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Citation Information

Type Journal Article - The Pakistan Development Review
Title The impact of trade liberalisation on wage inequality: case of Pakistan
Author(s)
Volume 50
Issue 4
Publication (Day/Month/Year) 2011
Page numbers 575-594
URL http://www.pide.org.pk/pdf/PDR/2011/Volume4/575-595.pdf
Abstract
While an increasing number of developing economies are engaging in trade
liberalisation, its impact on wage inequality is not quite understood. Trade liberalisation is
defined as the removal or reduction of restrictions or barriers on the free exchange of goods
between nations. This includes the removal or reduction of both tariff (duties and surcharges)
and non-tariff obstacles (like licensing rules, quotas and other requirements) [Investopedia].
1
This phenomenon is seen to impact wages for various skill levels differently and therefore, is
likely to have consequences on wage inequality as well. Even though various studies have
focused on how economic growth and various demographic factors affect wage inequality,
few studies examine the impact on it as a result of policy changes such as, trade liberalisation
[Kassa (2003)]. Given Pakistan’s slashing reforms towards liberalisation of trade in the 1990s
especially after its membership of the WTO in 1995, the impact of this policy on wage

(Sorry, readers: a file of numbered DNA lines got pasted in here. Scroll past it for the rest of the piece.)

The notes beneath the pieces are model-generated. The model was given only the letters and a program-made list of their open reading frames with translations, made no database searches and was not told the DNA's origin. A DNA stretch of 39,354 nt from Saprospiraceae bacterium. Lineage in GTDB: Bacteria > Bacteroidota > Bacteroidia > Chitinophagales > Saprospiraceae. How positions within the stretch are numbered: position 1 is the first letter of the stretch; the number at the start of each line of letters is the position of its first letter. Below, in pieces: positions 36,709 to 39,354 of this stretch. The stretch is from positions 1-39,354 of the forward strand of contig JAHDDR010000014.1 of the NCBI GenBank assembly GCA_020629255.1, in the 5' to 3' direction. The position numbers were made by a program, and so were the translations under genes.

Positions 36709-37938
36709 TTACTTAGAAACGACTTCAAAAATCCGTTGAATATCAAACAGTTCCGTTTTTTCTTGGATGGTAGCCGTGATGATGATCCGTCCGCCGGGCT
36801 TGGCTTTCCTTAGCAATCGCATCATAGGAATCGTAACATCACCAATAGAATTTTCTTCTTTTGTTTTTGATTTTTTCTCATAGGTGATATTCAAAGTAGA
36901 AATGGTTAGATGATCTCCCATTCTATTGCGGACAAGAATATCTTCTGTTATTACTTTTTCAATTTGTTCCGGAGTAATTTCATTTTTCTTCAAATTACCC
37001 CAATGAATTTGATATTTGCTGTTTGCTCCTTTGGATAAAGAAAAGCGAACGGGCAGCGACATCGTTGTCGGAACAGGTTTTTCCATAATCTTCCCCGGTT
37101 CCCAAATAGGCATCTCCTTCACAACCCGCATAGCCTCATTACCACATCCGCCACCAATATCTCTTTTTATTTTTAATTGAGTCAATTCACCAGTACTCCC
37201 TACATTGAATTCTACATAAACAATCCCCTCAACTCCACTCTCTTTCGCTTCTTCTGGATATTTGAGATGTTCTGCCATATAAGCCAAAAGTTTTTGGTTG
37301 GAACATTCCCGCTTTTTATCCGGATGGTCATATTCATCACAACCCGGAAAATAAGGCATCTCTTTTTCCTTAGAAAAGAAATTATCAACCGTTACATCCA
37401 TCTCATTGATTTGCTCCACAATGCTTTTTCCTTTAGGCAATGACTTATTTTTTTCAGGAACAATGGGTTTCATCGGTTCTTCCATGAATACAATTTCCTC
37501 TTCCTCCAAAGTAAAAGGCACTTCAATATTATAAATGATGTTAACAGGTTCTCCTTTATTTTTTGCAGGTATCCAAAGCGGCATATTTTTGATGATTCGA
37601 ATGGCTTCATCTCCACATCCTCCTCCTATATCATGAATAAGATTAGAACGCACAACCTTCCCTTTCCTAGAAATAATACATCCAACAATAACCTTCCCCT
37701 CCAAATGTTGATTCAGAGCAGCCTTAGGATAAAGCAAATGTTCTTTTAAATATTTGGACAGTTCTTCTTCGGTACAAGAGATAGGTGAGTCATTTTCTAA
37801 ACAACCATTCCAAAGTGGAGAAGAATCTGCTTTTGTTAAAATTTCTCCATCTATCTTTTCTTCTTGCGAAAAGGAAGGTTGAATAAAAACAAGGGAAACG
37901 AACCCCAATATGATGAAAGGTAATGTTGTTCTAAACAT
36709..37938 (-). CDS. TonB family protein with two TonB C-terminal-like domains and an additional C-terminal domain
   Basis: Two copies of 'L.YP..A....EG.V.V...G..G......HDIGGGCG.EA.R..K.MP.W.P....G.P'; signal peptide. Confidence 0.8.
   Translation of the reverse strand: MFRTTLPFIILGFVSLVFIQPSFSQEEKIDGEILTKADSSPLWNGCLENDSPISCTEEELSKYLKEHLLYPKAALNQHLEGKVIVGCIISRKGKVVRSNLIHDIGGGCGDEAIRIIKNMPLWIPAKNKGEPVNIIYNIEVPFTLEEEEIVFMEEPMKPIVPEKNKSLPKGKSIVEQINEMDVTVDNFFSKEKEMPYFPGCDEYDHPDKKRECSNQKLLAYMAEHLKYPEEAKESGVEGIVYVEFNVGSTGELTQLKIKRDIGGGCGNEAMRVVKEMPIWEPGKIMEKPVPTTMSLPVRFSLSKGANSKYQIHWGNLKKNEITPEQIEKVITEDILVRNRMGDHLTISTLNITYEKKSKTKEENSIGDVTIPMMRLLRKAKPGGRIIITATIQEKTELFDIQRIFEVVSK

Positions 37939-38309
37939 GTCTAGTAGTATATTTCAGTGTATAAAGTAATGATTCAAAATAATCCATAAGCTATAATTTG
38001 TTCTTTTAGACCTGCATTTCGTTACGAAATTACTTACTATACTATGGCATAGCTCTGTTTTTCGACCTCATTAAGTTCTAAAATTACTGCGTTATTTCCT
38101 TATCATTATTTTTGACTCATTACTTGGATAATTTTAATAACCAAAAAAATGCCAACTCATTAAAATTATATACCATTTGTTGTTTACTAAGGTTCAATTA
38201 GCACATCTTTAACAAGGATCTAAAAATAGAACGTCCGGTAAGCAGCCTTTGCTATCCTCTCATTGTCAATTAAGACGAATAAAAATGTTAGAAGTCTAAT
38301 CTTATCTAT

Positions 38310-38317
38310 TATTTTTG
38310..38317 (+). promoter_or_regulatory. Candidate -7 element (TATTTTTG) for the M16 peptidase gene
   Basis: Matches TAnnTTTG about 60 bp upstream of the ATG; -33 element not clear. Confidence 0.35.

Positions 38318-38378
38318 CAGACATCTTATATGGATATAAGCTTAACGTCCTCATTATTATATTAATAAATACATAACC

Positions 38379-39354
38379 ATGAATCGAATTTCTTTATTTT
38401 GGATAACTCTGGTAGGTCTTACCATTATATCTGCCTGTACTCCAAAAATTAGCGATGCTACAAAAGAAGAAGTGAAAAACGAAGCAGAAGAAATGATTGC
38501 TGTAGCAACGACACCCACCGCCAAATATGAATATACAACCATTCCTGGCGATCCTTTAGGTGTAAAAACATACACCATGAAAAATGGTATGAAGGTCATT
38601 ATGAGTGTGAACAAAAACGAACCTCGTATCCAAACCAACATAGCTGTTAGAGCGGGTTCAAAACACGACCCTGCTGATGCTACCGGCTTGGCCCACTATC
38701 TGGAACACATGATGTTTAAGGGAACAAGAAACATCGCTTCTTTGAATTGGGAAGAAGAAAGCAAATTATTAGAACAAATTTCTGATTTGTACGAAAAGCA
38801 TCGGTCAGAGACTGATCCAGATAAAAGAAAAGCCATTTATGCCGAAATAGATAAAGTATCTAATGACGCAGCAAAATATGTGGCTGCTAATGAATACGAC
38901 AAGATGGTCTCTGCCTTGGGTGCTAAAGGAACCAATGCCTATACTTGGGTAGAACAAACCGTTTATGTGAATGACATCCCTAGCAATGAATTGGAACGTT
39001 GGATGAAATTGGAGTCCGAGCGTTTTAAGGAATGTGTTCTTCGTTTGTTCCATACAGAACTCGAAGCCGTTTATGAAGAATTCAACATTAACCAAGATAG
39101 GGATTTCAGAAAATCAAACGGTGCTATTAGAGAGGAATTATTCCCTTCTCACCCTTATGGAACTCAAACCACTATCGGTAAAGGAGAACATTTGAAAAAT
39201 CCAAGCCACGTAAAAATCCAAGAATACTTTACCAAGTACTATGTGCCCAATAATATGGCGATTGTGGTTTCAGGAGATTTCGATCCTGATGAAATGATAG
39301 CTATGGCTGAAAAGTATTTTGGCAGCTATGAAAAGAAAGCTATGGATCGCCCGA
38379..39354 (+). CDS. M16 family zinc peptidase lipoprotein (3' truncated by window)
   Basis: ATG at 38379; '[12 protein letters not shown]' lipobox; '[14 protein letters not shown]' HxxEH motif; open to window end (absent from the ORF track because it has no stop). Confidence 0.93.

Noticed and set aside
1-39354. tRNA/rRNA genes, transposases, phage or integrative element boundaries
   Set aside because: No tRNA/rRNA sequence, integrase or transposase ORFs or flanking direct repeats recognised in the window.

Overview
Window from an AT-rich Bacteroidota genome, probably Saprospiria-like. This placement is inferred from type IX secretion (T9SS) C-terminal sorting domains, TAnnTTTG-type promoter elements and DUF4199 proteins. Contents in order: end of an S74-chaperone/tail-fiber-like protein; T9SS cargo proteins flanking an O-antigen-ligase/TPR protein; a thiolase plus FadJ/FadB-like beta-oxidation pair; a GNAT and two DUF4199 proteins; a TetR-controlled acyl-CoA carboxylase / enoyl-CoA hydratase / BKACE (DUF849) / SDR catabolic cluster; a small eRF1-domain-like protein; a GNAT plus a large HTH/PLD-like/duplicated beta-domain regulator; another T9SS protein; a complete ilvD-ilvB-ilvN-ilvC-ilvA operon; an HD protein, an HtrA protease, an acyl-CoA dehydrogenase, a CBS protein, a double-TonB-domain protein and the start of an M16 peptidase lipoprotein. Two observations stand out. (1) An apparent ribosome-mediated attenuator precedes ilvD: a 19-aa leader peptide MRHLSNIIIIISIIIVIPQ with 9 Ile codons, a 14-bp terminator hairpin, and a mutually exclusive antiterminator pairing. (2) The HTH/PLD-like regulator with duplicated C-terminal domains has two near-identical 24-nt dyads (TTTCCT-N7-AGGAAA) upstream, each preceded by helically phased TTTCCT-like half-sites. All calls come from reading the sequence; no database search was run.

inequality is equally important as other determinants.
The Heckscher-Ohlin model and the Stolper-Sameulson Theorem provide the
necessary theoretical underpinning to explain how free-trade impacts wages in different
sectors of the economy. According to the H-O model, countries specialise in the
production of those goods which intensively use the factors of production in which they
are abundantly endowed. Consequently, this model predicts that while developed
countries specialise in the production of goods that intensively use skilled labour,
developing countries like Pakistan, specialise in goods that intensively use unskilled
labour [Giliani, et al. (2003)]. Under this approach, international competition in
developed countries will only increase wages of high-skilled labour, if and only if there
is an increase in the relative prices of goods they specialise in. This result is presented by
the Stolper-Sameulson Theorem. This theorem, in the developing country context, would
imply that trade liberalisation increases the relative prices of industries that employ
unskilled labour, and therefore, increasing their wages would consequently reduce wage
inequality within the country.

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